In the face of the worst economic crisis since the Depression, corporate profits since Obama took office have soared 40 percent, and the stock market, despite the recent slump, has risen more than 27 percent.

The U.S. corporate tax rate is the second-highest among major industrial countries, the Verizon CEO correctly noted. He neglected to point out that the effective marginal rate paid by corporations, according to a study by the administration of President George W. Bush, is within the average of these countries because of all the loopholes championed by business interests.

So almost all of Hunt’s defenses of Obama’s record have to do with the fact that his administration (and to be fair, the one before as well) is willing to use the power of the federal government to pick winners in the marketplace. That’s certainly “pro-particular businesses,” but one can see how those overlooked for special treatment might be miffed. The final point left is the rise in corporate profits. Given that Obama took office at the nadir of the worst postwar recession, I hardly think this trend can be credited to his account. Finally, we would do well to remember the distinction between being pro-business and pro-market. No, Obama’s not a socialist ideologue, but his administration is reintroducing old-fashioned industrial policy to the American political economy in a big way.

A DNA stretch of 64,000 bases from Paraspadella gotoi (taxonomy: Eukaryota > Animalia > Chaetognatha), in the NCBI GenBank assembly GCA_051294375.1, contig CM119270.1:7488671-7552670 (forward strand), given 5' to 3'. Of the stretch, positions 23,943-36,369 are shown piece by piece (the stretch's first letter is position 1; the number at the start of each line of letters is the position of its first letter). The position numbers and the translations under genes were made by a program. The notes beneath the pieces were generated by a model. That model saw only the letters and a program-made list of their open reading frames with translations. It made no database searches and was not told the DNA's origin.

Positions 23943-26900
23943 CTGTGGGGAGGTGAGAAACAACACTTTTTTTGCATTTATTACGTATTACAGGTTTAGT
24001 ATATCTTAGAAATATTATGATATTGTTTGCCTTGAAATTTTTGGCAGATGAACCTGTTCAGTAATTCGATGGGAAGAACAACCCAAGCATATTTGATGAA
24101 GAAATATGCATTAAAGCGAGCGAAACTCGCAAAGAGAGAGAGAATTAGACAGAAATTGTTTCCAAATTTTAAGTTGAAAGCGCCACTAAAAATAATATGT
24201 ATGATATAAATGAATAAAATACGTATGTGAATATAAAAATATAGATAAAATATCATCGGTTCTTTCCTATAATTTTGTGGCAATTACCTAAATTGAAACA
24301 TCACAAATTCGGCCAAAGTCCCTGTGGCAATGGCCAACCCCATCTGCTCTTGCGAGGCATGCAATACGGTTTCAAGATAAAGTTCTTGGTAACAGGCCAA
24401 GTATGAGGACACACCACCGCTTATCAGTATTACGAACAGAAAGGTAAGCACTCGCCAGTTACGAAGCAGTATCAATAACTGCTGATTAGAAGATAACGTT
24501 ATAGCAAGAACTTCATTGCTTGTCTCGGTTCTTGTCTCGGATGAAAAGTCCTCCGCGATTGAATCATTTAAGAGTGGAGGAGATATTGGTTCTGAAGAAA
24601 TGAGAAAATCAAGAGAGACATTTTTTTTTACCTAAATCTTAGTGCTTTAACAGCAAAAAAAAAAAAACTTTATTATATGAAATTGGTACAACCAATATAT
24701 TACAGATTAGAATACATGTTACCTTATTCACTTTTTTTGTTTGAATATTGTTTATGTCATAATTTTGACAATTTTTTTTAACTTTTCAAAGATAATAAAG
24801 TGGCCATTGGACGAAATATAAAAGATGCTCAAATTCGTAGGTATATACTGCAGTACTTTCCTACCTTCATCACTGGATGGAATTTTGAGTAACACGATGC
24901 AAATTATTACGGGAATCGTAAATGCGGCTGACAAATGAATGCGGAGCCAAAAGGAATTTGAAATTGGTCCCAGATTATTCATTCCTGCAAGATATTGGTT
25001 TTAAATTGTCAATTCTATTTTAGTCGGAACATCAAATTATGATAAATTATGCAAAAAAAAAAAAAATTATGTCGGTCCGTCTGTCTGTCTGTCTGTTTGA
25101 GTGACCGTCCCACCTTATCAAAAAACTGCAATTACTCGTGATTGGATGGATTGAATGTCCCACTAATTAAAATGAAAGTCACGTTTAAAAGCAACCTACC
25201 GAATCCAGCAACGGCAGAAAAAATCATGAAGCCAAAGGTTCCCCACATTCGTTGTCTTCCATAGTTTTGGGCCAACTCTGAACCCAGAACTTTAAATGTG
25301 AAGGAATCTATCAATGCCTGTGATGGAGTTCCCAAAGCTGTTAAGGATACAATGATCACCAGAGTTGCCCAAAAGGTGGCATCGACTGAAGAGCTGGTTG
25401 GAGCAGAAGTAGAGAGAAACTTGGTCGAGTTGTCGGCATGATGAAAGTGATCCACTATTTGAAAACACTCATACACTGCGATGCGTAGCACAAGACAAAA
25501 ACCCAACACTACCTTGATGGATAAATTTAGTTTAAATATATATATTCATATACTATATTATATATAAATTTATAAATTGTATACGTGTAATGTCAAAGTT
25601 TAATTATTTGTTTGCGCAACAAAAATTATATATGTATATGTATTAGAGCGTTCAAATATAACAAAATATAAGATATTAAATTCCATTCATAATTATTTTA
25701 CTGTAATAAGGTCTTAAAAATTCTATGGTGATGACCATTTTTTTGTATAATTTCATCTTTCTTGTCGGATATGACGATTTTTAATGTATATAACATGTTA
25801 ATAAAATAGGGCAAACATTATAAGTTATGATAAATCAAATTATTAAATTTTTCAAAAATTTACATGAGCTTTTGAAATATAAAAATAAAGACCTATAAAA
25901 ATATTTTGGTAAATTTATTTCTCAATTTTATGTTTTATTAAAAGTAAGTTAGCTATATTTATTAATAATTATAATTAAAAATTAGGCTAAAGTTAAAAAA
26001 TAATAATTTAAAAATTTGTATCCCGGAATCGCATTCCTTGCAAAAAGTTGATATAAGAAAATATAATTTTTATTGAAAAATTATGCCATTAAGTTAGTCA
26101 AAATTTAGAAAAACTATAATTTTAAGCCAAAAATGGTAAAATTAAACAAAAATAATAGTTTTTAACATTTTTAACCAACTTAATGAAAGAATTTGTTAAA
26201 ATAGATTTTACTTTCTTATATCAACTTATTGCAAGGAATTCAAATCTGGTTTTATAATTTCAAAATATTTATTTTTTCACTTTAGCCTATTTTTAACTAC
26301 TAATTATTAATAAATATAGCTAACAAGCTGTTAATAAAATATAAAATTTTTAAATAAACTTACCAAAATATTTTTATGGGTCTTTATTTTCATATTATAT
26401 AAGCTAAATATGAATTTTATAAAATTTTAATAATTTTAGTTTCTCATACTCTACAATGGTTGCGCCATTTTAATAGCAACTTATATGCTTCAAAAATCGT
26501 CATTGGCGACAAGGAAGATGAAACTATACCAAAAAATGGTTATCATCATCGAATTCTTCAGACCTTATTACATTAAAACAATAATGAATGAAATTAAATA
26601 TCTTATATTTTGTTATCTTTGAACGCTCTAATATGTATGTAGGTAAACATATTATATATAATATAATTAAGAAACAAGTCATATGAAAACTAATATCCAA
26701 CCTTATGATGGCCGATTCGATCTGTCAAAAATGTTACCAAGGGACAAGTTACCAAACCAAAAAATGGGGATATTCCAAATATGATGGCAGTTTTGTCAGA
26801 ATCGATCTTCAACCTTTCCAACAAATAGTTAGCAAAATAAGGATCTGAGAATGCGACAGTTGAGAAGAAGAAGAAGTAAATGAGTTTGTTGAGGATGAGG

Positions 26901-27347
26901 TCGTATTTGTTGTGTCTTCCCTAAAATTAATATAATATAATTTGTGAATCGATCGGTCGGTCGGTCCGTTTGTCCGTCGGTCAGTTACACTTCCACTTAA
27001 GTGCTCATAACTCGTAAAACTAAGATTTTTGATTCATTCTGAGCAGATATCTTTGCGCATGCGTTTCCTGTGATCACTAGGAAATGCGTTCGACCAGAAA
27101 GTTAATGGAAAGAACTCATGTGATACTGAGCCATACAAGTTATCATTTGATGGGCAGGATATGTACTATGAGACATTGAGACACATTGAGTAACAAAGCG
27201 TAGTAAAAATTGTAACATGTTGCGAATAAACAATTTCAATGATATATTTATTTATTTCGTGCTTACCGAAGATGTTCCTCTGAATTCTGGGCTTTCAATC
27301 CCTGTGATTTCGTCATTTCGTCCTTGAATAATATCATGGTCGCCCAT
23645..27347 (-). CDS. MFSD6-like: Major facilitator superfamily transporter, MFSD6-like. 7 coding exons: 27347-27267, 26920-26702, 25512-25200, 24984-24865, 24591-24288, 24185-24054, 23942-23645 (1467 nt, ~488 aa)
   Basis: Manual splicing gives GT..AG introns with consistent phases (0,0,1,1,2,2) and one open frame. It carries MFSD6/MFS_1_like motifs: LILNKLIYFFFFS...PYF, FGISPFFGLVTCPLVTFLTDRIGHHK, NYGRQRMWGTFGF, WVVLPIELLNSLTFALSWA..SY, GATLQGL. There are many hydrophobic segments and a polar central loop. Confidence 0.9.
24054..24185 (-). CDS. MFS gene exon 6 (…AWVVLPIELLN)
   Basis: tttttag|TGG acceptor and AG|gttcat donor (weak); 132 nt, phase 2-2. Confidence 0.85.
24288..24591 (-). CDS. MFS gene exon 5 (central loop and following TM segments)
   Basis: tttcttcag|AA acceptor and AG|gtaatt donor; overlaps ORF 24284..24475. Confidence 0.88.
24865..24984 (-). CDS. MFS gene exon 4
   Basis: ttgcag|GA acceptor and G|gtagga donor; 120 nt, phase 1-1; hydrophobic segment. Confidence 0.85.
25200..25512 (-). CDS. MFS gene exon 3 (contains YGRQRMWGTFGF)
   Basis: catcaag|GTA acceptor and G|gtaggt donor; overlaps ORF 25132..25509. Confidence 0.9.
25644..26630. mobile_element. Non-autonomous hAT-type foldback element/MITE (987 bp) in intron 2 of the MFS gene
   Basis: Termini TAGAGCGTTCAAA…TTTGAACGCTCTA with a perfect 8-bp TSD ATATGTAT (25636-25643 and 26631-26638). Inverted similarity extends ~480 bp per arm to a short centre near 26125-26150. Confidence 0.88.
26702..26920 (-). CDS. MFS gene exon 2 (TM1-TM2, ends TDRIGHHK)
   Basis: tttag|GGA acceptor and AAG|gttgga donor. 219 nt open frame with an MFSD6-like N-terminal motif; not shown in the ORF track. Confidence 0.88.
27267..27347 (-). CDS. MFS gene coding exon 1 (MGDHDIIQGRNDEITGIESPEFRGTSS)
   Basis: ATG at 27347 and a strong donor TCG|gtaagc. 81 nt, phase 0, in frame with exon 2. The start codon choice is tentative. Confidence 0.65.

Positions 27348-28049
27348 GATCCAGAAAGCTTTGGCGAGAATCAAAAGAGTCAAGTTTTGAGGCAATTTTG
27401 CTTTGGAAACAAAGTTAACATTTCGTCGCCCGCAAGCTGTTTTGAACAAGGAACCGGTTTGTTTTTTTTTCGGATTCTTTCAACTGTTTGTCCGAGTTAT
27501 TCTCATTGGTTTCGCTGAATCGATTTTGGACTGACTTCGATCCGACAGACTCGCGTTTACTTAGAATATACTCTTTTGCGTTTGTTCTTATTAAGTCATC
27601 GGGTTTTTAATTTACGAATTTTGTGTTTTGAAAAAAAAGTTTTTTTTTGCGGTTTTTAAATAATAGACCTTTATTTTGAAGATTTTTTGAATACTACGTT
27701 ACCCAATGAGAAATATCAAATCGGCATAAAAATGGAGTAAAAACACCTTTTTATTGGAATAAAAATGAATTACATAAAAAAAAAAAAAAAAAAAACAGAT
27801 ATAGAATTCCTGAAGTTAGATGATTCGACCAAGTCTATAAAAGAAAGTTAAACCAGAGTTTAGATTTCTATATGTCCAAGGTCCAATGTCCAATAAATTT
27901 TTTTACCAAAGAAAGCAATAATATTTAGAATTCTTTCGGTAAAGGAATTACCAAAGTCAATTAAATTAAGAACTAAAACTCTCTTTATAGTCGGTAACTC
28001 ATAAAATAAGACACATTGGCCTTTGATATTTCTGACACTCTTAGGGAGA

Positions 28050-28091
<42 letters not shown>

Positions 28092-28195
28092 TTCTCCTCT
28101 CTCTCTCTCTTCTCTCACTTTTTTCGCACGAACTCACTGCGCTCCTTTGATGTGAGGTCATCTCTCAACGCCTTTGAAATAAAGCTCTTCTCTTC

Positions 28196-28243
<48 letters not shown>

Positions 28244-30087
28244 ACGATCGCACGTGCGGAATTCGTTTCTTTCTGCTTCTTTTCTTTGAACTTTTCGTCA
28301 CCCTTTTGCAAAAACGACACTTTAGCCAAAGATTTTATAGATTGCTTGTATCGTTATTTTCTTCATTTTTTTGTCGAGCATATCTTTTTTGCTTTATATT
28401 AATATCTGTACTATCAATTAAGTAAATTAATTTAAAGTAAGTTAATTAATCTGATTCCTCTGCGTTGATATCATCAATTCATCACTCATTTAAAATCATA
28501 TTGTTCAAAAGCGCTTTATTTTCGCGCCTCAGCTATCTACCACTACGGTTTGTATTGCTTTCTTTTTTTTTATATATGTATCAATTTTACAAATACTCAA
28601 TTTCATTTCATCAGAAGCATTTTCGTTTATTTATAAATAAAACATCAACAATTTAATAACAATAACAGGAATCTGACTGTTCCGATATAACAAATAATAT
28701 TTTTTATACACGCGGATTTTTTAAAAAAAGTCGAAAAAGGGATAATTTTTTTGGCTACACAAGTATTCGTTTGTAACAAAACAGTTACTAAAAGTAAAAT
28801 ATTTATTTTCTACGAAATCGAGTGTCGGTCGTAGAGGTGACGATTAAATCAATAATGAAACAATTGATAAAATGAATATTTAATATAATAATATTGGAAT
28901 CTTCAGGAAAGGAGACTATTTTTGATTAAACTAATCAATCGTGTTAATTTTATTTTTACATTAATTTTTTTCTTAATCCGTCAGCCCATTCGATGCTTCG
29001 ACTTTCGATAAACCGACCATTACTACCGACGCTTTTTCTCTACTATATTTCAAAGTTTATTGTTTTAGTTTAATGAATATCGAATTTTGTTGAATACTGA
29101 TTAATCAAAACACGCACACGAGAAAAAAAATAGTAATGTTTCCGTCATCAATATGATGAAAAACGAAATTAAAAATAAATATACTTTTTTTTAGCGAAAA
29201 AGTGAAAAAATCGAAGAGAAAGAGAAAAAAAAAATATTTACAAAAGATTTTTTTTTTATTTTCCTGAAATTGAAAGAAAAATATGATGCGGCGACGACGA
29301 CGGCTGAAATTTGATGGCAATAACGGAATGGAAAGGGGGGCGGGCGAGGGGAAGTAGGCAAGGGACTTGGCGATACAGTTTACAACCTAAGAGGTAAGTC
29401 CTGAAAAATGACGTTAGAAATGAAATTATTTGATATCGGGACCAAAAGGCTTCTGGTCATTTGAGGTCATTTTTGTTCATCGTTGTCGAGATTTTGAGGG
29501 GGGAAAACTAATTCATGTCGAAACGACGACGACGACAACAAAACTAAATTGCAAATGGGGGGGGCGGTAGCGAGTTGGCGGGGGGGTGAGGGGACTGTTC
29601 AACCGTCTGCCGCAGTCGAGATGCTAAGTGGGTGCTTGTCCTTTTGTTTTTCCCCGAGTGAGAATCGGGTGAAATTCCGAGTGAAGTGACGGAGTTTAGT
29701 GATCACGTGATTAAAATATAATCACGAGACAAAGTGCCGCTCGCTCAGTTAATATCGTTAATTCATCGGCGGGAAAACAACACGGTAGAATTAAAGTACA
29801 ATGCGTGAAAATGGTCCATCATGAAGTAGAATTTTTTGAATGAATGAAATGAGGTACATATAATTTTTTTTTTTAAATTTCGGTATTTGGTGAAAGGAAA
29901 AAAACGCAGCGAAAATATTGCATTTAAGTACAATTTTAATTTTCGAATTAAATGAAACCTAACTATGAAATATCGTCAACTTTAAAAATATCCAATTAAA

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According to this story from the Fortune blog, euro default insurance prices have risen so high that it now costs more to buy a credit default swap on German debt than on U.S. debt. And that’s Germany.

Now, Germany is not going to default. I think the real risk here is that now that the EU has broken the bailout seal, the euro will continue its decline and other countries will allow themselves to get into trouble. A spokesman for the Hungarian prime minister has already said that talk of default in that country is “not an exaggeration.” It may be that Hungary is now trying to shake some cash loose from the EU money tree, but creating market uncertainty is a risky way to do it.


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The transatlantic political class has taken up the cudgels on behalf of a Greek bailout. Even the Economist has joined the parade, warning of “contagion” to other European economies if a rescue package is not approved. Megan McArdle, while skeptical of a bailout, also resorts to the contagion meme and compares Greece’s current difficulties to the origins of the Great Depression.

The problem with the contagion forecast is that it implicitly assumes greater rationality and forethought among economic commentators than among international investors risking their own money. If contagion could be predicted, it wouldn’t happen.

The risk here isn’t contagion, but an entirely rational market response to poor fundamentals in highly indebted countries. Let’s take the three options available to the EU: allowing Greece to default, allowing Greece to leave the euro and default through inflation, and giving Greece a massive bailout. All of these options entail depreciation in the euro and a rise in the cost of sovereign borrowing for Eurozone governments. The putative advantage of bailout is that it redistributes these costs from the PIIGS governments teetering on the brink to relatively healthy states like Germany and France. The putative disadvantage is a long-term rise in moral hazard. Granted that the efficient-market hypothesis is wrong, we still cannot know whether any of these options might foreshadow or forestall widespread financial panic, but each has its costs and benefits.